Today is Melanoma Monday, designated by the American Academy of Dermatology (AAD) to raise awareness about melanoma and other skin cancers while encouraging early detection. Today also kicks off skin cancer awareness month.
Skin cancer is the most common cancer in the United States, with more than a million in nonmelanomas expected to be diagnosed this year and about 76,000 melanoma cases. Melanoma rates are also on the rise in the young adult population. A study published in the April issue of the Mayo Clinic Proceedings found an eight-fold increase in melanoma cases in young women and a four-fold increase in young men when comparing diagnoses in the 1970s to 2000s. The study analyzed data from the Rochester Epidemiology Project to examine first-time diagnoses from 1970-2009. And although diagnoses increased during that time period, overall survival improved. And a recent study in the Journal of Clinical Oncology found that women with early-stage melanoma have a 30 percent survival advantage compared with male patients. (Men are also known to have a higher lifetime risk for melanoma.) The researchers hypothesize that this advantage could be due to biological differences between the sexes but state that there must be further research into this discrepancy.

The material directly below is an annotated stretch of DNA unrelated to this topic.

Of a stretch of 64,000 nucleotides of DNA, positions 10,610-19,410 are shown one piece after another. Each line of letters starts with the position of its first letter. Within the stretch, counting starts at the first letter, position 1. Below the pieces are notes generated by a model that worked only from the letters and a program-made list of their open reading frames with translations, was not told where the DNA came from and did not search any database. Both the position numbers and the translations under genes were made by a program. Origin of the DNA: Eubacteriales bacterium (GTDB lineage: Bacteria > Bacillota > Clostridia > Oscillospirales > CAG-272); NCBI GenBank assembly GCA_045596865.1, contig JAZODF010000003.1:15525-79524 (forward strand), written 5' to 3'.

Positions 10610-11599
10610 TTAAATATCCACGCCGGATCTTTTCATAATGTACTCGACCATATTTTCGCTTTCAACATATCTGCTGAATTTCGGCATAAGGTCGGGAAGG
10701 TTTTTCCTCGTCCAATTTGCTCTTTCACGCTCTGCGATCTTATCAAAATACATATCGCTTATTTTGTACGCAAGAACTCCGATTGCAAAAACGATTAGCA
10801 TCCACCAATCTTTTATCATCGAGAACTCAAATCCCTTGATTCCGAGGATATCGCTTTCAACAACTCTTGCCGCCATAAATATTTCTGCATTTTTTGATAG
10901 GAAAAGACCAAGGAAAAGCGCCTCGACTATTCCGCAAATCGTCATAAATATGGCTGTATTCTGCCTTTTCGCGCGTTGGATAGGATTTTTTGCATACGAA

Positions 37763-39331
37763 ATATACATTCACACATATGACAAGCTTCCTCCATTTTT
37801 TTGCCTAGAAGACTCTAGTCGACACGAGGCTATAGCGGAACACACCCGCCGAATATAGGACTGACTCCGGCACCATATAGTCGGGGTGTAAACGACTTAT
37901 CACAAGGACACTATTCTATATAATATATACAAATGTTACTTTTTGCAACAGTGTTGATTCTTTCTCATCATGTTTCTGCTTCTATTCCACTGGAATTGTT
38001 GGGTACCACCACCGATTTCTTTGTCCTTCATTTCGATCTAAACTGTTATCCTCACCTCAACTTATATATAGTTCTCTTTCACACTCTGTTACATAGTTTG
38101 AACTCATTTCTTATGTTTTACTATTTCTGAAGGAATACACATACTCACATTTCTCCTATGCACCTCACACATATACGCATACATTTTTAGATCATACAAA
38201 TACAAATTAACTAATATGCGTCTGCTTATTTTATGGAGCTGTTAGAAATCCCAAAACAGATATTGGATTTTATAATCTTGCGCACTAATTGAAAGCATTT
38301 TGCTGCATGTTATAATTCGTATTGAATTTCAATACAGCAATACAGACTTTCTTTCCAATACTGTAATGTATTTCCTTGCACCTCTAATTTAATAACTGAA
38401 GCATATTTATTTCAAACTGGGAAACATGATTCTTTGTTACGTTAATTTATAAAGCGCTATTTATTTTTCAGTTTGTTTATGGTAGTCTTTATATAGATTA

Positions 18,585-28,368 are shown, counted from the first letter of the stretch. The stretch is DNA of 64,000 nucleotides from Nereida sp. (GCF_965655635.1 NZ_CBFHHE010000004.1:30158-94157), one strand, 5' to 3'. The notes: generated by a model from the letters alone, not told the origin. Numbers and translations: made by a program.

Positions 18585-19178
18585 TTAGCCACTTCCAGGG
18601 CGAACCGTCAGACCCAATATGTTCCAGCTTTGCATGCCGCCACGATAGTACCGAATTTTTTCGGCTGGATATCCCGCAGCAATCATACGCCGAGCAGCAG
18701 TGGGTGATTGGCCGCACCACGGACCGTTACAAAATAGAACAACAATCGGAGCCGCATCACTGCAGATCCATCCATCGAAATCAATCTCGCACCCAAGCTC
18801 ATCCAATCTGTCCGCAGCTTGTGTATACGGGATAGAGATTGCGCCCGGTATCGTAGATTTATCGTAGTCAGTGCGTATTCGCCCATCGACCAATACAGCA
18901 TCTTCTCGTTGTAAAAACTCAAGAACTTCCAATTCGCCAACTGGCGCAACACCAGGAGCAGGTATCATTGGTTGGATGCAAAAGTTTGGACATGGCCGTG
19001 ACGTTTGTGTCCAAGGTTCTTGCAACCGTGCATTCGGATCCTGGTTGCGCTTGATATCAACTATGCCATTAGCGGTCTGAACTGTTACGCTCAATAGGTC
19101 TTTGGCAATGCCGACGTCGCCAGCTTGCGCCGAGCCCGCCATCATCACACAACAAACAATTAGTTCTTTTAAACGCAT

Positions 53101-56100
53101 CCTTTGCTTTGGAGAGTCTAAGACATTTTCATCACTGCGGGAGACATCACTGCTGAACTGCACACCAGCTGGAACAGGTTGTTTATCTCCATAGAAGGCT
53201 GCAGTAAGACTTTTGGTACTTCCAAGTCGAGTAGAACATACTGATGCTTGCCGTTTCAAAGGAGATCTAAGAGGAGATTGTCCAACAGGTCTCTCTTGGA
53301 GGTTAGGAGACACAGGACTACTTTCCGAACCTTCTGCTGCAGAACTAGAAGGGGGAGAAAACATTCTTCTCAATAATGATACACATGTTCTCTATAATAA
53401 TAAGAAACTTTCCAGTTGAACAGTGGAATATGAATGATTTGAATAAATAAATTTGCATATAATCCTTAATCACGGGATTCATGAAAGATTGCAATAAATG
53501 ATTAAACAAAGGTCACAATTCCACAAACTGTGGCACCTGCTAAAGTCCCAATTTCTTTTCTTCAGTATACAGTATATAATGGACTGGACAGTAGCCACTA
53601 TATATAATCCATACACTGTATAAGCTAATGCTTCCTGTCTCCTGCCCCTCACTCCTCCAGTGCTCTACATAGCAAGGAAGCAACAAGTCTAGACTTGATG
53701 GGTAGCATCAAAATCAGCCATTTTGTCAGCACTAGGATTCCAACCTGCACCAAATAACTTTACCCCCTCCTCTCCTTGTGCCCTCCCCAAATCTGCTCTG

Due to the increasing rates of skin cancers among young people, several states have enacted some form of legislation to limit tanning bed usage (a known carcinogen) in this age group. Just last week, Vermont joined California in banning tanning bed usage in those under 18. While other states also have age limitations or require parental permission, these are the only two states to have a ban in place up to 18 years of age.
So how can you be more aware of skin cancer? Or if you have/had skin cancer, how can you share information with family and friends?
• The SPOT Skin Cancer campaign from the AAD offers tools and information for prevention and detection.
• ListentoYourSkin.org, which is sponsored by Leo Pharma, Inc., in association with the AAD, offers information on detection, the precancerous condition actinic keratosis and tools like finding the UV index in your area.
• The David Cornfield Melanoma Fund put together the viral video “Dear 16-year-old Me” to raise awareness and encourage prevention.
• More information skin-cancer specific nonprofits can be found in our toolbox.
• Read recent treatment information from CURE‘s “Melanoma: Ready for Takeoff” feature published last summer.